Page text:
- The Washington Times - Tuesday, October 24, 2000

Enrollment in the District of Columbia's charter schools has grown sharply this year, a phenomenon advocates cite as evidence of a "revitalization" of education in the city.

The number of students in the experimental, publicly funded schools rose roughly 40 percent this year to 9,828 students. Traditional public schools in the District lost 1,784 students again this fall, according to the Friends of Choice in Urban Schools (FOCUS).

Supporters of the movement believe the decentralized control encourages students, parents, teachers and principals to create better schools.

"There is a deep well of demand by parents for better education," said Robert Cane, executive director of FOCUS. "Significant numbers of kids are coming in. Charters are beginning to transform public education in the District."

Mr. Cane said about 13 percent of the District's school population is enrolled in charter schools, which have the freedom to structure their curriculum and programs with minimal oversight or interference by central administrators.

Critics of the charter movement contend the schools siphon off students and resources from public schools, but D.C. Schools Superintendent Paul Vance said yesterday that he doesn't view the charters as a threat.

"These are public charter schools, and public is the important word," said Mr. Vance, who has been described by charter advocates as "more friendly" toward charters than his predecessor, Arlene Ackerman.

"As long as they are public education charters, I don't feel an overt threat. I see parents as sending us a message that they are desperate to find acceptable ways to educate their children. That is a serious challenge for us," he said.

Since three D.C. charter schools first opened four years ago, 30 more have followed, including six in September. Six more are expected to open next fall.

The curriculum varies from school to school, with some focusing on liberal arts, others on math, technology or the arts.

So far, there are few statistics on exactly where the students who attend charters are coming from. According to Nelson Smith of the D.C. Public Charter School Board, more than 70 percent of charter enrollees came from D.C. schools. The rest are a combination of students from private and parochial schools, other jurisdictions and dropouts. The organization is currently performing their second enrollment audit to try to determine this information.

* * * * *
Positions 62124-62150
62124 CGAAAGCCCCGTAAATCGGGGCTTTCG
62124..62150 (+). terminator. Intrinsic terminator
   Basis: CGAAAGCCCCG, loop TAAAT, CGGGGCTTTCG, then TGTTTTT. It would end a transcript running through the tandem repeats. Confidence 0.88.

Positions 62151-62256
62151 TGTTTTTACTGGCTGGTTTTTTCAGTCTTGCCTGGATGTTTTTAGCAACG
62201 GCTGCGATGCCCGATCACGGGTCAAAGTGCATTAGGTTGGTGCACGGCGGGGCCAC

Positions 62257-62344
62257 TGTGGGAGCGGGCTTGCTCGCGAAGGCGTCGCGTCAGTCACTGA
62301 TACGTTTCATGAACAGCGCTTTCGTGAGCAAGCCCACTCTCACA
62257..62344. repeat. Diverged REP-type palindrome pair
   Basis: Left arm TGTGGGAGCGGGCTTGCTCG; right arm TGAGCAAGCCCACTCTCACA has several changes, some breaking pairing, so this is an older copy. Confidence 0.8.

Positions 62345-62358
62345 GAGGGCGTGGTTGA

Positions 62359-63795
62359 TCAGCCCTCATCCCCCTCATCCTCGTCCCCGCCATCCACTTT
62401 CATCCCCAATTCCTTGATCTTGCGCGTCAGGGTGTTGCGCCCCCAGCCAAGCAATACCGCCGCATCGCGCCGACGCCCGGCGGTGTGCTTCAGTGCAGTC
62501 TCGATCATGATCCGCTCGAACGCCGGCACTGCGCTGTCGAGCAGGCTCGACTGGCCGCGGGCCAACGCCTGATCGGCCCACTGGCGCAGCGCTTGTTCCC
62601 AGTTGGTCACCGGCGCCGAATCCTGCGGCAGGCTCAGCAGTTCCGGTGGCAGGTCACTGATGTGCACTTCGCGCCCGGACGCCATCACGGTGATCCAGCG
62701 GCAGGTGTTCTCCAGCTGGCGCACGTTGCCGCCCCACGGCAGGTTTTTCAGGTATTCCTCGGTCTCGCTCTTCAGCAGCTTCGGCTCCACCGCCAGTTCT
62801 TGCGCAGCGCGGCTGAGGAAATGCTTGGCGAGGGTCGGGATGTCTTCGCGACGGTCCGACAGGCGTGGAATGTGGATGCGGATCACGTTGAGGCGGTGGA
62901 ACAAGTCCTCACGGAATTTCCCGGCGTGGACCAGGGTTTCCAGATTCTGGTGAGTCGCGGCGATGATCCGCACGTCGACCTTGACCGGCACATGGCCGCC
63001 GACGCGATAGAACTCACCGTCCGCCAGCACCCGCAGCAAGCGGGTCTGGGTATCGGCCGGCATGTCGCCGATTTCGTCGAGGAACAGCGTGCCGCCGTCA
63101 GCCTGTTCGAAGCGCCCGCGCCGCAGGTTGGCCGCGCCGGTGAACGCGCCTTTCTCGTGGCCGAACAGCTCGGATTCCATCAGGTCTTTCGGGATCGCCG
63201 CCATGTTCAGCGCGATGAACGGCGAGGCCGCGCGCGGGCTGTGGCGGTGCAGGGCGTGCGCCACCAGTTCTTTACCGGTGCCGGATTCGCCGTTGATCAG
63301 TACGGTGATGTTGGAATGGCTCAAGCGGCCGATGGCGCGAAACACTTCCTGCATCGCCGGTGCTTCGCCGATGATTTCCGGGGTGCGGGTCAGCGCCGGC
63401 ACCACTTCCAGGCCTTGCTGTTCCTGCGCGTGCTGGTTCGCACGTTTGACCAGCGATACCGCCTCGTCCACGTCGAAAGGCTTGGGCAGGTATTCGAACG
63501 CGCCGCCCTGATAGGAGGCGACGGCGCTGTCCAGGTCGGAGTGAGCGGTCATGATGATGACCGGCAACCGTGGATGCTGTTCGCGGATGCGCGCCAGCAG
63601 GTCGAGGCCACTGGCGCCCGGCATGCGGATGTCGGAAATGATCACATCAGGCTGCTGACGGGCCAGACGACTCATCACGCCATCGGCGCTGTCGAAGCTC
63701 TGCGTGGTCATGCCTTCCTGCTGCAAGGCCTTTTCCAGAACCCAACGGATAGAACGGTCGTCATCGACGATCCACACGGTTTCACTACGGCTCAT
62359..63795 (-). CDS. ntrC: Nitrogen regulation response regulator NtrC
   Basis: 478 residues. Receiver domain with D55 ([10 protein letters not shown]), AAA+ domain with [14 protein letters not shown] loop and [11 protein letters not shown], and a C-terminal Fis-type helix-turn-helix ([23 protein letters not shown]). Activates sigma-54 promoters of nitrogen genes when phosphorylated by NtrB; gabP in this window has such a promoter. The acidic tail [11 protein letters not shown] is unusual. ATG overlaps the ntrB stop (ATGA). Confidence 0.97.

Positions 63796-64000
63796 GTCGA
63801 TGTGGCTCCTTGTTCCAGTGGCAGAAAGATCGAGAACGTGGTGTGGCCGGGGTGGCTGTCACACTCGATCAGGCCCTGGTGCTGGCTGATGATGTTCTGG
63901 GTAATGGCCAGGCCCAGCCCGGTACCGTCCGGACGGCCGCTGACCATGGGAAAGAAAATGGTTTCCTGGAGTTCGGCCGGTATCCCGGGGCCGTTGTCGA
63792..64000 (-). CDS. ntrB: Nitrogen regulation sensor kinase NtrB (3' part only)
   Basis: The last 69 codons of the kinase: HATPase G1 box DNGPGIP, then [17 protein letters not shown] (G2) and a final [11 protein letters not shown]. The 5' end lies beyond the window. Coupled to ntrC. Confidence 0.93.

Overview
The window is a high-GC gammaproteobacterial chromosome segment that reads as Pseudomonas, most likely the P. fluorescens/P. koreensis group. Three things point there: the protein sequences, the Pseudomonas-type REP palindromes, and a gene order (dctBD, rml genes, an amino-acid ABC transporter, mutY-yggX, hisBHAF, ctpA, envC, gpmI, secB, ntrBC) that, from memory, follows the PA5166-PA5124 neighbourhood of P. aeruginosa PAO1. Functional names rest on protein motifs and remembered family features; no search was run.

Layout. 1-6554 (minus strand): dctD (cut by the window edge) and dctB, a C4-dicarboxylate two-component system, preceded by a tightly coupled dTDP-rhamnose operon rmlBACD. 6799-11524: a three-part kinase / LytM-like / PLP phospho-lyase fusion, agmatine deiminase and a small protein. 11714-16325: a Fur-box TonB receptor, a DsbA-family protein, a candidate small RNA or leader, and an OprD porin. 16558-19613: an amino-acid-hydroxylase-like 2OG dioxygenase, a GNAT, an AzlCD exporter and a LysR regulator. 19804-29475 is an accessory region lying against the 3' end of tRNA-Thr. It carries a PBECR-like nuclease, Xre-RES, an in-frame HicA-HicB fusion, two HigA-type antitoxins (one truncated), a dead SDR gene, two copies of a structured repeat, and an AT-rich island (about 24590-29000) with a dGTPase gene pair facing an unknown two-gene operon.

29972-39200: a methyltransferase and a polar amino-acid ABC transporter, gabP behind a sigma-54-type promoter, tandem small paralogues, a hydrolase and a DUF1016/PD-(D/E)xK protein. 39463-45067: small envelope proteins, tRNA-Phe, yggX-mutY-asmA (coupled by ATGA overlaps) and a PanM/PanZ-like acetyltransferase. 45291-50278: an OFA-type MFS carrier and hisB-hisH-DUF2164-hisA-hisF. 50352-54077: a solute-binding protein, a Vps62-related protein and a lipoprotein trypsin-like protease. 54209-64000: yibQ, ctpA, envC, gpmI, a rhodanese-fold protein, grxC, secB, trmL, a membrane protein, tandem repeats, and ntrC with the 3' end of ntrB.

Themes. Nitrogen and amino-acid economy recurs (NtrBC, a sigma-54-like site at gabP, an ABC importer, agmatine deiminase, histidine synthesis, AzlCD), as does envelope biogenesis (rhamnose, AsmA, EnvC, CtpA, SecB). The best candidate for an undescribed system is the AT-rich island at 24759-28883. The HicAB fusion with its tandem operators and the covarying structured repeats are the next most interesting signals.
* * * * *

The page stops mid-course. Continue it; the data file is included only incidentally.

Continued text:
"The overall enrollment gains are exciting," said Mr. Smith. "It shows that there is a growing confidence, that there is an alternative model that really works. And they can be part of the revitalization of public schools in the District."

Others say the movement away from public schools is evidence the District still has to work to do to improve the performance and the image of its schools.

"We were in a crisis situation with plummeting test scores and horrific school repairs," said school spokeswoman Denise Tann. "We have a reputation we have to overcome. But we are transforming and that, along with the word getting out about our good programs, will probably lead to enrollment rising."

Erika Landberg of D.C. Voice, an education advocacy group, said the proliferation of charters illustrates another important fact: that a number of parents are involved in their children's education.

"People are looking for new, and they hope, better education opportunities for their children," she said. "That's why they are choosing charters, even without knowing much about them."

But she cautioned that, "we don't know yet how well charters are doing. As we learn more in the next year or two, that will affect their growth rates. The jury is still out on whether they are doing well or not."

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